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Hot water coal boiler

Curtlow
Curtlow Member Posts: 1
edited April 3 in THE MAIN WALL
Any information on sears indestructo boiler?

Comments

  • Larry Weingarten
    Larry Weingarten Member Posts: 2,129
    Hello @Curtlow , Could you post some photos? That would help us to give you a better answer.

    Yours, Larry
  • EdTheHeaterMan
    EdTheHeaterMan Member Posts: 2,078
    edited April 4
    It appears that Sears put that name in coal-fired furnaces and boilers for several years in the early to mid 20th century. I particularly like this article I found on the Famous Sears Indestricto. https://searshousesincincinnati.wordpress.com/2016/05/15/sears-indestructo-still-going-strong-after-92-years/
    I believe that Sears would make deals with manufacturers to sell their products thru their retail stores and catalog. The catch is that they would "Rebrand" the product with a "Sears" registered trademark name. The popular Appliance brand name of Kenmore is another example. You can get a Whirpool washing machine from any appliance store, but you could only get a Kenmore from Sears. Even though they were the same exact product with a different label. (know this because I sold Heil furnaces and air conditioners for a Supply house. I had a box of Kenmore labels for the 3 "Sears Participating Contractors" we sold products to.)

    I would guess that your Indistructo boiler is a boiler manufactured by a popular boiler company. I would not be surprised if it was installed in a Sears Home. Yes you could purchase a home from the Sears catalog . It was most likely installed as a gravity system. They like to use the scientific name for gravity system "Thermosiphoning." All this means is that hot water is lighter than cold water. So the boiler in the basement makes the water lighter so it floats to the top radiators thru the supply pipe(s) The heavier water in the radiators will, by gravity, fall to the basement thru the return pipe(s). This cycle continues to "circulate" as long as the boiler has a fire in it that will heat the water and make it lighter than the water in the radiators upstairs, where the water cools off by leaving the heat in the room to make it more comfortable in the winter.

    Those old plumbers were pretty ingenious to get the heat to circulate without a circulator pump. But that is why the pipes are so big. Gravity is a powerful force but it can take its good old time in a heating system.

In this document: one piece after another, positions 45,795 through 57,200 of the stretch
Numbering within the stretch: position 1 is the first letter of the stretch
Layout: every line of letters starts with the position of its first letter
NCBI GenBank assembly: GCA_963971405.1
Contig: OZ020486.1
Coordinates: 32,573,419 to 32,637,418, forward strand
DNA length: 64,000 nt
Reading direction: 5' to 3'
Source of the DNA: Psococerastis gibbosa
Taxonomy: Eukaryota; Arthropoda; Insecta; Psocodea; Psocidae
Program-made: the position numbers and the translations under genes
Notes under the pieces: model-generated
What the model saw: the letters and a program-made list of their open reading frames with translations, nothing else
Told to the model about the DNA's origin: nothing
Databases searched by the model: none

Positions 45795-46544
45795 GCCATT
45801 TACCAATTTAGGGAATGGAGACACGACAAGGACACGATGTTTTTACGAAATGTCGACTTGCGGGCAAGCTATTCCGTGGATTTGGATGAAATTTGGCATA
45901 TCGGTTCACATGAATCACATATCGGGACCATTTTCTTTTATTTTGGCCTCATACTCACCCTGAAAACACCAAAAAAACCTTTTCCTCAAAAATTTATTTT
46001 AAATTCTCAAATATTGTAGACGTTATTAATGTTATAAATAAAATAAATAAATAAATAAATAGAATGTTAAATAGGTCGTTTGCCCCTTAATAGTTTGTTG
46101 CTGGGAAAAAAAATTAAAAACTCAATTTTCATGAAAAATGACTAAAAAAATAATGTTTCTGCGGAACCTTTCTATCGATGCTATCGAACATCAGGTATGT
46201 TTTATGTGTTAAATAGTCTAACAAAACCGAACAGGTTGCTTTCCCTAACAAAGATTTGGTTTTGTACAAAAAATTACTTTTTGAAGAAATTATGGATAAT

Fire door from a coal boiler or furnace


    Steam boiler with Gas conversion burner


    Water boiler

    Here is an advertisement for the Sears Furnace with a 20-year guarantee. (they don't make 'em like they used to.

    Yours Truly,
    Mr.Ed
    Edward Young
    Retired HVAC Contractor from So. Jersey Shore.
    Cleaned & services first oil heating system at age 16
  • Steamhead
    Steamhead Member Posts: 14,414
    Later Sears boilers had the Homart name, and were made by Dunkirk.
    All Steamed Up, Inc.
    Steam, Vapor & Hot-Water Heating Specialists
    Oil & Gas Burner Service
    Consulting
    ReneRogahn
  • retiredguy
    retiredguy Member Posts: 385
    This is not a boiler story but @EdTheHeaterMan and anyone interested. Many years ago I went to a suit manufacturer to fix their boiler. The owner held up 2 suits and asked if I could tell him the difference between them. I looked at both but could not find any difference. He said that he could sell me the one on the left for $50.00 and the one on the right for $500.00. When I asked the difference he said that the one on the right had "Johnny Carsons" name sewed into it, but that they were the same suit. I bought 2 of them.
    CLambEdTheHeaterMan
  • EdTheHeaterMan
    EdTheHeaterMan Member Posts: 2,078
    @retiredguy did you buy the $500.00 one or two of the $50.00 ones?

    I would have found a way to get the label and sew it into the$50.00 suit
    Edward Young
    Retired HVAC Contractor from So. Jersey Shore.
    Cleaned & services first oil heating system at age 16
  • motoguy128
    motoguy128 Member Posts: 347
    That gravity furnace looks a lot like this one I replaced a gas valve on.



  • EdTheHeaterMan
    EdTheHeaterMan Member Posts: 2,078
    Just about every coal furnace in the 1920s thru the 1940s looked like that. Chances are if it said Holland Furnace on it, it was sold by a Holand Furnace Salesman who impersonated a Fire inspector that condemned the old existing furnace during a "Free Safety Check" of the home. After scaring the homeowner into buying the new overpriced furnace on a 3-year payment plan, They would dismantle the existing furnace and leave it inoperable to make the sale.

    Here is one of the many lawsuits that caused the company to go under.

    https://law.justia.com/cases/federal/appellate-courts/F2/295/302/28549/

    Now you know why we have a 3 day right of recision law for in-home credit sales for home improvements.
    Edward Young
    Retired HVAC Contractor from So. Jersey Shore.
    Cleaned & services first oil heating system at age 16
  • retiredguy
    retiredguy Member Posts: 385
    I went to a house about 30 years ago, to look at a coal furnace in a home a few miles from my home. The first indication of problems with the furnace was that everything and I mean everything in the home was coated with soot. The walls were mostly black as were tables and every other surface. When I mentioned this to the homeowner he said that he knew of the problem but was not going to replace the furnace due to cost. I warned him about the problems of inhaling all this soot and was told by him that he, his wife, and kids sleep with "gas masks on". He did not replace the furnace but wanted to buy a can of furnace cement. (This is a true story)
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